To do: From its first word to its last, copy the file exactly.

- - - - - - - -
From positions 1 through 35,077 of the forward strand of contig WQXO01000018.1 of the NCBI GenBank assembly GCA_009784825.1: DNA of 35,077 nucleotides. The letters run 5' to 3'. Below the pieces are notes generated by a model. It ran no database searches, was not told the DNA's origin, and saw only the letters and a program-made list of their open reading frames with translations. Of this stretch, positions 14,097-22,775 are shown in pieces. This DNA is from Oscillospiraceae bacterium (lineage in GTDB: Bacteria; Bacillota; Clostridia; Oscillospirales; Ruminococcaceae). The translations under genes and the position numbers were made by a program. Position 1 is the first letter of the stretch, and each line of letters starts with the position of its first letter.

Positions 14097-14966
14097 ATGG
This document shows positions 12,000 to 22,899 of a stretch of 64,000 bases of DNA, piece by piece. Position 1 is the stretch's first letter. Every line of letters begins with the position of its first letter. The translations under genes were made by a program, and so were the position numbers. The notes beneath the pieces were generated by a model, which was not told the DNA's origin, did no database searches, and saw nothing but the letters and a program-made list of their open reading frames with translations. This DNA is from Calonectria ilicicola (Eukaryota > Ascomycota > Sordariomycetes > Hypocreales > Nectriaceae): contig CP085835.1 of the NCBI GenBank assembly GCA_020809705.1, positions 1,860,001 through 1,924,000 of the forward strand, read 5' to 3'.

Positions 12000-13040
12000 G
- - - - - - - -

From positions 1 through 35,077 of the forward strand of contig WQXO01000018.1 of the NCBI GenBank assembly GCA_009784825.1: DNA of 35,077 nucleotides. The letters run 5' to 3'. Below the pieces are notes generated by a model. It ran no database searches, was not told the DNA's origin, and saw only the letters and a program-made list of their open reading frames with translations. Of this stretch, positions 14,097-22,775 are shown in pieces. This DNA is from Oscillospiraceae bacterium (lineage in GTDB: Bacteria; Bacillota; Clostridia; Oscillospirales; Ruminococcaceae). The translations under genes and the position numbers were made by a program. Position 1 is the first letter of the stretch, and each line of letters starts with the position of its first letter.

Positions 14097-14966
14097 ATGG
This document shows positions 12,000 to 22,899 of a stretch of 64,000 bases of DNA, piece by piece. Position 1 is the stretch's first letter. Every line of letters begins with the position of its first letter. The translations under genes were made by a program, and so were the position numbers. The notes beneath the pieces were generated by a model, which was not told the DNA's origin, did no database searches, and saw nothing but the letters and a program-made list of their open reading frames with translations. This DNA is from Calonectria ilicicola (Eukaryota > Ascomycota > Sordariomycetes > Hypocreales > Nectriaceae): contig CP085835.1 of the NCBI GenBank assembly GCA_020809705.1, positions 1,860,001 through 1,924,000 of the forward strand, read 5' to 3'.

Positions 12000-13040
12000 G